I carried the nursing school flag for our commencement in April 1967 in the stadium—that was way before they started calling it the Big House! I've never gotten to come back for a football game but maybe for my 50th anniversary I'll make it. I worked during my junior and senior years at UM hospital—at that time students were used for staffing on odd shifts—learned a lot during those shifts about the real world of nursing! It was a great education which has served me well during the past 41 years.
Tuition back then was about $500 for in-state students—my parents used to send me about $20/month to spend and it was enough! Hardly anyone had cars, we just walked everywhere. My, how times have changed!!
I also remember spending my 21st birthday at the Pretzel Bell and chugging a number of beers up on that table while someone was ringing the bell! And I remember coming out of a freshman anthropology class in November 1963 to learn of the assassination of John F. Kennedy—we all spent the rest of the weekend in front of the TV to learn what was going on—there were no computers, cell phones or iPods to speed up communication. Term papers were typed on a typewriter with white-out in hand. If you needed a second copy of something you used carbon paper and if you needed lots of copies you used a mimeograph machine—lots of people today don't even know what that is!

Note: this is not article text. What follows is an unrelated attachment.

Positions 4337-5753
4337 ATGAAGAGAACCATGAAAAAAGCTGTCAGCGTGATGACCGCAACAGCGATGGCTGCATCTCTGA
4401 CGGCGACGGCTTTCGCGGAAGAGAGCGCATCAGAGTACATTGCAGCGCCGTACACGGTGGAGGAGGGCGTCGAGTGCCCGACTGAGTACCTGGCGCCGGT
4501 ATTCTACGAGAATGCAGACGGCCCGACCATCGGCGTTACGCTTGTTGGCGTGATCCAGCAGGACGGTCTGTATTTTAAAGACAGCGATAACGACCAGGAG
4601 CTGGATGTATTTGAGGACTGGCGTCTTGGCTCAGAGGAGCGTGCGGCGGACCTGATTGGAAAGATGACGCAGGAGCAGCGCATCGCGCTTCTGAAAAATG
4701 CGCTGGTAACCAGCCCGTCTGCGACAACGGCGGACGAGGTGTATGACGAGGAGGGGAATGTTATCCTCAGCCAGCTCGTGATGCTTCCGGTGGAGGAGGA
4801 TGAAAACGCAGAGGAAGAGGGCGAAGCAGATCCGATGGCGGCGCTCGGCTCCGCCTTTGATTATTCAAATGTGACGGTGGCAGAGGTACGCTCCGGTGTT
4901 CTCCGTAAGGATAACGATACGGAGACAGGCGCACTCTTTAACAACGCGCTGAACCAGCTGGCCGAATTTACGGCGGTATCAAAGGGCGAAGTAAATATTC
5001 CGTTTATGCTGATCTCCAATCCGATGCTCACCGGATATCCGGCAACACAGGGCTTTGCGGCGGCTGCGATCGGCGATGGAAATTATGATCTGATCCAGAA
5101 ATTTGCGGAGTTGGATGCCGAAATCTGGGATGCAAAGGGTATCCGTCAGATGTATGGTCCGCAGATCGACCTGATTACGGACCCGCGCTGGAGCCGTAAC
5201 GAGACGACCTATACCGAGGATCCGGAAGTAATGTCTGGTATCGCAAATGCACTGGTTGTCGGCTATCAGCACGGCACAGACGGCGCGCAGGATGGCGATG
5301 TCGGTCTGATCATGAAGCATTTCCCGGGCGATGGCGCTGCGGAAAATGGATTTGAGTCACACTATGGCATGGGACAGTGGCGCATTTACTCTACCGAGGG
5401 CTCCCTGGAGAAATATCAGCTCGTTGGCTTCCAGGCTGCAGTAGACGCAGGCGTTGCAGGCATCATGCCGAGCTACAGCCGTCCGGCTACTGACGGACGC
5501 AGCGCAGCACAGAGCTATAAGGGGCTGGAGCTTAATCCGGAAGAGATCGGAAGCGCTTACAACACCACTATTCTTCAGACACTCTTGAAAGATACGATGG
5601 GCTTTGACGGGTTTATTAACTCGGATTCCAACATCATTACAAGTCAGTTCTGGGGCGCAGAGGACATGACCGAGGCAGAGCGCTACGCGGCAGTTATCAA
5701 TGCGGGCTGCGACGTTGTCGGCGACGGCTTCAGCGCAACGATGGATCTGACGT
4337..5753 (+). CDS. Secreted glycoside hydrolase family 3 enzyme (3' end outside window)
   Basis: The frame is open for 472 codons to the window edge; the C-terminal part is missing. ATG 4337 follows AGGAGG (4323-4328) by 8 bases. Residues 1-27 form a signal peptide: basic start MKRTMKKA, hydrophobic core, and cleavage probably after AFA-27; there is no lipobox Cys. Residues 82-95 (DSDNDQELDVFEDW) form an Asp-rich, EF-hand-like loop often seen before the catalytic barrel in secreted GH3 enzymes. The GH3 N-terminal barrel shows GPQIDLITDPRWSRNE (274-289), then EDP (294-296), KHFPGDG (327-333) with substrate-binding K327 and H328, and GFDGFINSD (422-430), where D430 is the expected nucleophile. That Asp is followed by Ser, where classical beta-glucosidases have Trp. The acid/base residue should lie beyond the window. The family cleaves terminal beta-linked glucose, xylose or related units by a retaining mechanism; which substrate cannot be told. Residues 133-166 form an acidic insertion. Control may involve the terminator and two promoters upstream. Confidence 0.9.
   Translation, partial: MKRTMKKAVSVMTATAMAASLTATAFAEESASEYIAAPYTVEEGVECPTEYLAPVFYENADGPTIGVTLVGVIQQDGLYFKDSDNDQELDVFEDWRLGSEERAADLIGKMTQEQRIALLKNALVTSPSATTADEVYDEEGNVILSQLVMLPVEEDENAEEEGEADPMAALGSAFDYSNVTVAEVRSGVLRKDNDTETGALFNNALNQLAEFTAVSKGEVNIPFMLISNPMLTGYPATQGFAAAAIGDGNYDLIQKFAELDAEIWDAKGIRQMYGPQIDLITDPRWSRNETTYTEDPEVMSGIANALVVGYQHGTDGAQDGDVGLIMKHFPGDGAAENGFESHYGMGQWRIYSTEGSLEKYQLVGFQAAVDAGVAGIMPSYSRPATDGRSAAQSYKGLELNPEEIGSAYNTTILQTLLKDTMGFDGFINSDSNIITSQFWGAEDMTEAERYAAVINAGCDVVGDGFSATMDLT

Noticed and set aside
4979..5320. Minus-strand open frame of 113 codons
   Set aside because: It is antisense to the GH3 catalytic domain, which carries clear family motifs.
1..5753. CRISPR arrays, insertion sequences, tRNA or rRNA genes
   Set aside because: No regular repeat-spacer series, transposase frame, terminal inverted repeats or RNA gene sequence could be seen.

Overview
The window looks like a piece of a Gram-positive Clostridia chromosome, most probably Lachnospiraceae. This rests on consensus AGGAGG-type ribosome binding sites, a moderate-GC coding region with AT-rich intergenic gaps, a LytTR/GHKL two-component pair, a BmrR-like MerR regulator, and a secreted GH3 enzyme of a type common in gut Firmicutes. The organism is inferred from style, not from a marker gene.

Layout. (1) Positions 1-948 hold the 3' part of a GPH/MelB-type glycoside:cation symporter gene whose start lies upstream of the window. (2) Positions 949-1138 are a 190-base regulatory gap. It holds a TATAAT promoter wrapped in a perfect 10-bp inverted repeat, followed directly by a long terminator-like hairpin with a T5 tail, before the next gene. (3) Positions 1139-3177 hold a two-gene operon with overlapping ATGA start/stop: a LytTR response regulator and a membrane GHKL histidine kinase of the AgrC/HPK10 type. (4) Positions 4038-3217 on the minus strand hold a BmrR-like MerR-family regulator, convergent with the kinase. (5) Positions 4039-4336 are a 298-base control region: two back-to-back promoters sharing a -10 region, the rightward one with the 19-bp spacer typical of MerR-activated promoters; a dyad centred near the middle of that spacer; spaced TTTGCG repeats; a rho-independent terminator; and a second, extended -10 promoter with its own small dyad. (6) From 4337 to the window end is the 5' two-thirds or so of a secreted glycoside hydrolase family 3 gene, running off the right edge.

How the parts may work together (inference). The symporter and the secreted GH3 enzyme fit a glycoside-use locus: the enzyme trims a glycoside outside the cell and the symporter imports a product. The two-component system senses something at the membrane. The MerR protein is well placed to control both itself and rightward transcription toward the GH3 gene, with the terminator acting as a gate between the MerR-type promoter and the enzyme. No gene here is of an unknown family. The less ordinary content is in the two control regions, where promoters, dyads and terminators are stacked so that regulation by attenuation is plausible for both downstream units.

It was a slower time but a great time and a great education—I wouldn't trade it for anything.
- Jennifer Saye
Traying in the Arb
Re: U-M opens new doors in campus living: Living in Alice Lloyd as a freshman in 1969 introduced me to another reason to visit the cafeteriaâ€”to "borrow" a tray, walk through the cemetery, and sled down the hills in the Arb on the tray. It had to happen in the dark because we would never try it if we could see what we were getting into.
- Dave Tratt
Memories of living on the Hill
Re: U-M opens new doors in campus living: I lived and worked in the best dorm on campusâ€”Alice Lloyd. When I entered the dorm in the Fall of 1996, I didn't realize how special AL was until I started visiting other dorms. AL had a home away from home feeling for me. I met my friends there, I attended classes there, I worked there for three years, and I just enjoyed the atmosphere of the living/learning community. I felt very safe and supported while I was in Alice Lloyd.
- Dana Sims
Boys and Bombs
Re: U-M opens new doors in campus living: I lived in Stockwell from Fall 1981-Winter 1983. My parents were under the illusion that an all-women's dorm would mean only women were there after hours. My mother had to use the showers one day and, much to her chagrin, the arm in the air in the next stall was hairy and male!